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Dis Model Mech. 2012 Nov;5(6):930-9. doi: 10.1242/dmm.008987. Epub 2012 May 8.

The cystic-fibrosis-associated ΔF508 mutation confers post-transcriptional destabilization on the C. elegans ABC transporter PGP-3.

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  • 1Department of Physiology, Perelman School of Medicine, University of Pennsylvania, Philadelphia, PA 19104, USA.

Abstract

Membrane proteins make up ∼30% of the proteome. During the early stages of maturation, this class of proteins can experience localized misfolding in distinct cellular compartments, such as the cytoplasm, endoplasmic reticulum (ER) lumen and ER membrane. ER quality control (ERQC) mechanisms monitor folding and determine whether a membrane protein is appropriately folded or is misfolded and warrants degradation. ERQC plays crucial roles in human diseases, such as cystic fibrosis, in which deletion of a single amino acid (F508) results in the misfolding and degradation of the cystic fibrosis transmembrane conductance regulator (CFTR) Cl(-) channel. We introduced the ΔF508 mutation into Caenorhabditis elegans PGP-3, a 12-transmembrane ABC transporter with 15% identity to CFTR. When expressed in intestinal epithelial cells, PGP-3(wt) was stable and efficiently trafficked to the apical plasma membrane through a COPII-dependent mechanism. However, PGP-3(ΔF508) was post-transcriptionally destabilized, resulting in reduced total and apical membrane protein levels. Genetic or physiological activation of the osmotic stress response pathway, which causes accumulation of the chemical chaperone glycerol, stabilized PGP-3(ΔF508). Efficient degradation of PGP-3(ΔF508) required the function of several C. elegans ER-associated degradation (ERAD) homologs, suggesting that destabilization occurs through an ERAD-type mechanism. Our studies show that the ΔF508 mutation causes post-transcriptional destabilization and degradation of PGP-3 in C. elegans epithelial cells. This model, combined with the power of C. elegans genetics, provides a new opportunity to genetically dissect metazoan ERQC.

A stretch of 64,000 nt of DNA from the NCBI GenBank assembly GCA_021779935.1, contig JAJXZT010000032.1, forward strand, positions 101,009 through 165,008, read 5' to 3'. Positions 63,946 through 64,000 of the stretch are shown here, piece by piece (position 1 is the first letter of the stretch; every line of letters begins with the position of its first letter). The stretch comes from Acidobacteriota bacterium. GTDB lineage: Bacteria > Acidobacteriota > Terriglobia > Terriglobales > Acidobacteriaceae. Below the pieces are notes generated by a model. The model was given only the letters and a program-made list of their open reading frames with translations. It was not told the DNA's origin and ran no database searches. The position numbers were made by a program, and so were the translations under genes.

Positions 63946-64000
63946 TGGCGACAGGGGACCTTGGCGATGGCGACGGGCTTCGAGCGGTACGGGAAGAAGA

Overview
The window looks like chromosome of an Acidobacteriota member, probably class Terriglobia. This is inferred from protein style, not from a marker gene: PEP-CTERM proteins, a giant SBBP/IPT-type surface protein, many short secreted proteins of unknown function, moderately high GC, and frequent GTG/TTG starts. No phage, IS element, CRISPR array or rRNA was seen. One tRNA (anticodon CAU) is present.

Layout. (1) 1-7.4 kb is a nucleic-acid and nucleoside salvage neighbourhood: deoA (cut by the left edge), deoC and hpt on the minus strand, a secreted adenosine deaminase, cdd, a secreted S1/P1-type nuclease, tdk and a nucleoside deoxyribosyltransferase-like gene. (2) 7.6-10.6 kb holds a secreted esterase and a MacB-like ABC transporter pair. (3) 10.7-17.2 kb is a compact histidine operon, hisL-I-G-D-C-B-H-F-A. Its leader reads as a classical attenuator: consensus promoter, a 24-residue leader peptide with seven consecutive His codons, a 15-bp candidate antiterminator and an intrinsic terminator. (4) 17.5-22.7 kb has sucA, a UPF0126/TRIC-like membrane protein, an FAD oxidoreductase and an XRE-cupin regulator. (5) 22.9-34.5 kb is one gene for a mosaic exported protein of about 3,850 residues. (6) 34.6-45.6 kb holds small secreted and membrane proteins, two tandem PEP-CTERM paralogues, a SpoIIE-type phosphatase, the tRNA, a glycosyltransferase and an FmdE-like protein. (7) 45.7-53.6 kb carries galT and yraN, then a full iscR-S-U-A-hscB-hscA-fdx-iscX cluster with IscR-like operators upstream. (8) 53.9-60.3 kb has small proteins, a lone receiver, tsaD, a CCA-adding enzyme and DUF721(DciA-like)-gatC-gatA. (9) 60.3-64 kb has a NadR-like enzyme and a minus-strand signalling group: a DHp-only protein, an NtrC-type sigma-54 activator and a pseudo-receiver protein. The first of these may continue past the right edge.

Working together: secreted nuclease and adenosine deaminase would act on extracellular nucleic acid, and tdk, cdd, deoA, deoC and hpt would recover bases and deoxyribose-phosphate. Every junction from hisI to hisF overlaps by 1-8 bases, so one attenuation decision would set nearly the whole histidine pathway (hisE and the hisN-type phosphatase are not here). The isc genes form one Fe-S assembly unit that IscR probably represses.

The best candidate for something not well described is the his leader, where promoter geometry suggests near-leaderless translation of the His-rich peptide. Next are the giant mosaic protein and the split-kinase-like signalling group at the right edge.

PMID:
22569626
[PubMed - indexed for MEDLINE]
PMCID:
PMC3484874
Free PMC Article
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